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  • Unstable Approaches

    Risk Mitigation Policies, Procedures and Best Practices 3rd Edition

  • Unstable Approaches: Risk Mitigation Policies, Procedures and Best Practices, 2nd EditionISBN 978-92-9229-508-0© 2017 International Air Transport Association. All rights reserved.Montreal—Geneva

    NOTICEDISCLAIMER. The information contained in this document is subject to constant review in the light of changing government requirements and regula-tions. No subscriber or other reader should act on the basis of any such information without referring to applicable laws and regulations and without tak-ing appropriate professional advice. Although ev-ery effort has been made to ensure accuracy, the International Air Transport Association (IATA), the International Federation of Air Line Pilots’ Associa-tions (IFALPA), the International Federation of Air Traffic Controllers’ Associations (IFATCA), the Civil Air Navigation Services Organisation (CANSO), and any other contributors to this publication shall not be held responsible for any loss or damage caused by errors, omissions, misprints or misinter-pretation of the contents hereof. Furthermore, IATA, IFALPA, IFATCA, CANSO and any other contribu-tors to this publication expressly disclaim any and all liability to any person or entity, whether a pur-chaser of this publication or not, in respect of any-thing done or omitted, and the consequences of anything done or omitted, by any such person or entity in reliance on the contents of this publication.Other contributors’ opinions expressed in this pub-lication do not necessarily reflect the opinion of the IATA, IFALPA, IFATCA, and CANSO. The mention of specific companies, products in this publication does not imply that they are endorsed or recommended by the IATA, IFALPA, IFATCA, and CANSO in preference to others of a similar nature which are not mentioned.

    © International Air Transport Association. All Rights Reserved. No part of this publication may be reproduced, recast, reformatted or trans-mitted in any form by any means, electronic or mechanical, including photocopying, record-ing or any information storage and retrieval sys-tem, without the prior written permission from:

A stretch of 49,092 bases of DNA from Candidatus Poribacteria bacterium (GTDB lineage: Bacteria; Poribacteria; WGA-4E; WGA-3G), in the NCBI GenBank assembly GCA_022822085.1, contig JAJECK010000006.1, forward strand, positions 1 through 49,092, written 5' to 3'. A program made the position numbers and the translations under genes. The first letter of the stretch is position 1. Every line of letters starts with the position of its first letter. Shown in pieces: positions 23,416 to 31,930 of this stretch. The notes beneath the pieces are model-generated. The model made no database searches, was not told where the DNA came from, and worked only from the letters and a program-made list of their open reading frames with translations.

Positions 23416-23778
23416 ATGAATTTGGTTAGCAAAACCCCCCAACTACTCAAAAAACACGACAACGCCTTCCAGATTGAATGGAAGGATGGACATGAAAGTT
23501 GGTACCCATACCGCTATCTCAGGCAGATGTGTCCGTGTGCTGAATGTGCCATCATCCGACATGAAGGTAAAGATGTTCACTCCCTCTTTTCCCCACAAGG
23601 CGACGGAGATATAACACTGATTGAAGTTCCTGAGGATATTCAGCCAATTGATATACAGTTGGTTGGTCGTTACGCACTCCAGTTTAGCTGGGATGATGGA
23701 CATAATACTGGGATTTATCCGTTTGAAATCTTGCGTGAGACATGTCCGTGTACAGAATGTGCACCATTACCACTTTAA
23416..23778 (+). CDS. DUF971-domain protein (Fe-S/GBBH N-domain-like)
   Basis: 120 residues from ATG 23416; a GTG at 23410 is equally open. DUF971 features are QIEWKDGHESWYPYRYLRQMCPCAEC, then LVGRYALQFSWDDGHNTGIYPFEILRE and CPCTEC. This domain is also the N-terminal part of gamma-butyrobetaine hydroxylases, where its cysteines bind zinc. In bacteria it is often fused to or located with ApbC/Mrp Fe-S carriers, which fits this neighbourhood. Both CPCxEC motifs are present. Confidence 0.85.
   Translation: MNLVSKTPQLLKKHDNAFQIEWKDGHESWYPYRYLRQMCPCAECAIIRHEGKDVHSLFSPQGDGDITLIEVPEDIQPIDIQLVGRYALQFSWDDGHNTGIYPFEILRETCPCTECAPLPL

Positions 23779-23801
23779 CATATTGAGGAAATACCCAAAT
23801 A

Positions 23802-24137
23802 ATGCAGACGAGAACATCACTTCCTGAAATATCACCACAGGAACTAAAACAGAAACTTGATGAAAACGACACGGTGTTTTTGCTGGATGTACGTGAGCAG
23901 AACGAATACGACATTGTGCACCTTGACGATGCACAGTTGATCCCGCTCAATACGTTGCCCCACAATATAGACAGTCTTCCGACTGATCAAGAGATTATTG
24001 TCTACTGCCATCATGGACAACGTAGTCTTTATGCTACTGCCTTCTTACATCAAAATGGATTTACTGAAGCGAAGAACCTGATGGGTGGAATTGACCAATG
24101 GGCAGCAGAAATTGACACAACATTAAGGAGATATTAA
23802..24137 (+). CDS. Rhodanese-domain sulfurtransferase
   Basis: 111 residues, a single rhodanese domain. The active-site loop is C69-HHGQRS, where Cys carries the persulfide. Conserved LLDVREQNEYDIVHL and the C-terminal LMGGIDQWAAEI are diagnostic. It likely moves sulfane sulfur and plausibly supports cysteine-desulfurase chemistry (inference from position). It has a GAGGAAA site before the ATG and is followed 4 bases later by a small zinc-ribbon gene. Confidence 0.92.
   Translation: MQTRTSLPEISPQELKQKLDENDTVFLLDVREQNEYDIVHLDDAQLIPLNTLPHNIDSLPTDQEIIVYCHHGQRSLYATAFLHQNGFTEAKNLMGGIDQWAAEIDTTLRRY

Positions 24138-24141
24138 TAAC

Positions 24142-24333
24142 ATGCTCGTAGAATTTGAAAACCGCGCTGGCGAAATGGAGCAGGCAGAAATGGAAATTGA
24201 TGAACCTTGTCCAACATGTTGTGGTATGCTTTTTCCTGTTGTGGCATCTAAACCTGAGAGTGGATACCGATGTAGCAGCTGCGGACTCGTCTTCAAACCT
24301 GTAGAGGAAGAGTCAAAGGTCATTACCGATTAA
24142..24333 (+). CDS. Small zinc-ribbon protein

Senior Vice PresidentSafety and Flight Operations

    International Air Transport Association800 Place Victoria

    P.O. Box 113Montreal, QuebecCANADA H4Z 1M1

  • 3rd Edition i

    Table of Contents Acronyms ....................................................................................................................................................................... iii

    Abstract ........................................................................................................................................................................... v

    Section 1—Guidance Overview .................................................................................................................................... 1 1.1 Manual Objective .............................................................................................................................................................................. 1 1.2 References ............................................................................................................................................................................................ 1 1.3 Data Sources .......................................................................................................................................................................................2 1.4 Definitions .............................................................................................................................................................................................2